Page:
Inspiration From Durer

My post “Undine” (Illustrated by Arthur Rackham) contains the Encyclopaedia Britannica entry on the author Friedrich de La Motte Fouqué, whose

I finished reading last night. The author’s name appears on the spine, as does similar decoration, but as quite often in this golden age of book illustration the artist is given pride of place on this front board, still glowing after the 112 years since the publication of 1908.

The Durer engraving on the frontispiece is the work which inspired the author’s tale from the days of knightly gestes.

This somewhat Gothic romance can be read at the level of an adventure story of a young Knight’s search for himself or of the conflict between saintly Christianity and pagan passion personified by Sintram’s parted parents. The author’s descriptive poetic prose ensures an easy read. A. C. Farquharson’s fluid translation must have contributed to this. As usual I will not give details of the story.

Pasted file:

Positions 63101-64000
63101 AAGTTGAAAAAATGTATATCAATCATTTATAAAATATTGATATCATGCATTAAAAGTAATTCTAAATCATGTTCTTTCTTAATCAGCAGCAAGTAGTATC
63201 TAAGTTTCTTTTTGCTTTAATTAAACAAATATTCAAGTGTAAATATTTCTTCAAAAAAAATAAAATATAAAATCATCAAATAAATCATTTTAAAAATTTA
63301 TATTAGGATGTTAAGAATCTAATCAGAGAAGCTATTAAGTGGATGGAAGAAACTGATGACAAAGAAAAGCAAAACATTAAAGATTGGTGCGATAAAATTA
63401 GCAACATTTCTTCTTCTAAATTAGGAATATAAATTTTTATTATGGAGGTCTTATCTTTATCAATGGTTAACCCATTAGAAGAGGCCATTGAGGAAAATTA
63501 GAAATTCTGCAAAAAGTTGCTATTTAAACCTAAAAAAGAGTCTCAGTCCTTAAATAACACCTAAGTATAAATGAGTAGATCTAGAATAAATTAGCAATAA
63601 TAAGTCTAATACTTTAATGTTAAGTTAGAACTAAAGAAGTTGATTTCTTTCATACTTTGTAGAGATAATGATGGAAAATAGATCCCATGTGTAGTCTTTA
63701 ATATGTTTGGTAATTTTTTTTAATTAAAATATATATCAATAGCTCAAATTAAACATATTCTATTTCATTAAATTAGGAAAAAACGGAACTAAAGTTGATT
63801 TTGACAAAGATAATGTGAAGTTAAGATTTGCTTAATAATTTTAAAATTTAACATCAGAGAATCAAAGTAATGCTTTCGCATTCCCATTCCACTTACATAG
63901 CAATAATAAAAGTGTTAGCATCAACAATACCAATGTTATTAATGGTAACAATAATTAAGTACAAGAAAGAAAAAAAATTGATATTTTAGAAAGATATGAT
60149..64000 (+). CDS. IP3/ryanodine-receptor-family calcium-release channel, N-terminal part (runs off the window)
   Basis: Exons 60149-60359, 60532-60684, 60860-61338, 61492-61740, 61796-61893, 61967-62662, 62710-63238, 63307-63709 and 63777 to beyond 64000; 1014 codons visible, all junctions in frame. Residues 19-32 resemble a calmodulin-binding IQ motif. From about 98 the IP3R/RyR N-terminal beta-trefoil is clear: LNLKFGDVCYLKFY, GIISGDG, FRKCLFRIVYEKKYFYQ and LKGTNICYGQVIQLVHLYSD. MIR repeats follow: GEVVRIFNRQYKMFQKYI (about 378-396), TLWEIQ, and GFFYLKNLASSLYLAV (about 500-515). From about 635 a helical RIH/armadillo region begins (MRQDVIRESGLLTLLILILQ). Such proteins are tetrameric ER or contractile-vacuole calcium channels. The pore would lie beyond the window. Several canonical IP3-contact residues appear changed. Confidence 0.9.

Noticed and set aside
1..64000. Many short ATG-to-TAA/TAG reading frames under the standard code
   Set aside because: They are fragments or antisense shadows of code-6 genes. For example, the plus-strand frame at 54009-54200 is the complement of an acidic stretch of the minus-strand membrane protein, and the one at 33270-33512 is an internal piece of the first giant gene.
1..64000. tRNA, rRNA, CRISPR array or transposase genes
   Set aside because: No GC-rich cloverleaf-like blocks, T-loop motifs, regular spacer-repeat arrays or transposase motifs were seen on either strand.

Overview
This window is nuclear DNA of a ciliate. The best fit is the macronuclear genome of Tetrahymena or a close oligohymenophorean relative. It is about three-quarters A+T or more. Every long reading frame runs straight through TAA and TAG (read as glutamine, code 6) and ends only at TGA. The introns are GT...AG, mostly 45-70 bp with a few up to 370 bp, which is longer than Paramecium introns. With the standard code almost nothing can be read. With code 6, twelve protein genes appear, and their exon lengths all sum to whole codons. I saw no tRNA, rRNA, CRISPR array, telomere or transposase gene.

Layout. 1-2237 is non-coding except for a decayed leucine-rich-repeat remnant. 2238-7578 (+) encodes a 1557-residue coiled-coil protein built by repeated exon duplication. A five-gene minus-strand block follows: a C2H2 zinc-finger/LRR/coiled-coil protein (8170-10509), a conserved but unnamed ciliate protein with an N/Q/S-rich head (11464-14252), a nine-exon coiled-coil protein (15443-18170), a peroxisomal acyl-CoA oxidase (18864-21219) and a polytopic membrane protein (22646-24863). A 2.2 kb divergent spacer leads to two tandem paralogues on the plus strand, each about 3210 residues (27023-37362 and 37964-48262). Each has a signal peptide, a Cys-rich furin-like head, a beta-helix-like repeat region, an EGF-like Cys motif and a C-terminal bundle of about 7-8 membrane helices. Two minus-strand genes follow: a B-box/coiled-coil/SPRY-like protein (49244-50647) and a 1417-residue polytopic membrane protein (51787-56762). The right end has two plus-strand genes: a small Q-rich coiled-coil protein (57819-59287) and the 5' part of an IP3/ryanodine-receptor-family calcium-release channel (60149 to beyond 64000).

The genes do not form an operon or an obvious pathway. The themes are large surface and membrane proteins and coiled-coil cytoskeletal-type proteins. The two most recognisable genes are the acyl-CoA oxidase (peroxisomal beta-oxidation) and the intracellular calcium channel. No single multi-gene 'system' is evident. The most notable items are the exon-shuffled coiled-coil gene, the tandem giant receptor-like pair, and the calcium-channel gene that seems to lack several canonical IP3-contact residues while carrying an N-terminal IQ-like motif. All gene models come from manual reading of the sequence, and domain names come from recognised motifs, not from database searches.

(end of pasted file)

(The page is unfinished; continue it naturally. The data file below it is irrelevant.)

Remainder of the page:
Wikipedia describes “Edmund Joseph Sullivan (1869–1933), usually known as E. J. Sullivan, [w]as a British book illustrator who worked in a style which merged the British tradition of illustration from the 1860s with aspects of Art Nouveau.”

Here are scans of his exquisite traditional drawings for this book.

Nick Hayter, who is to start decorating for us next week, visited to check over details. This was necessary because he was due to begin in March before Covid-19 lockdown forced him to stop working for some time.

This afternoon, enticed by the clear blue light, Jackie photographed

the Weeping Birch;

and another cobaea scandens.

This evening Elizabeth joined us for dinner which consisted of Jackie’s perfect pork paprika; creamy potato and swede mash; roasted sweet potatoes; and crunchy carrots, followed by aromatic apple pie and cream. The Culinary Queen drank Hoegaarden while Elizabeth and I finished the Malbec.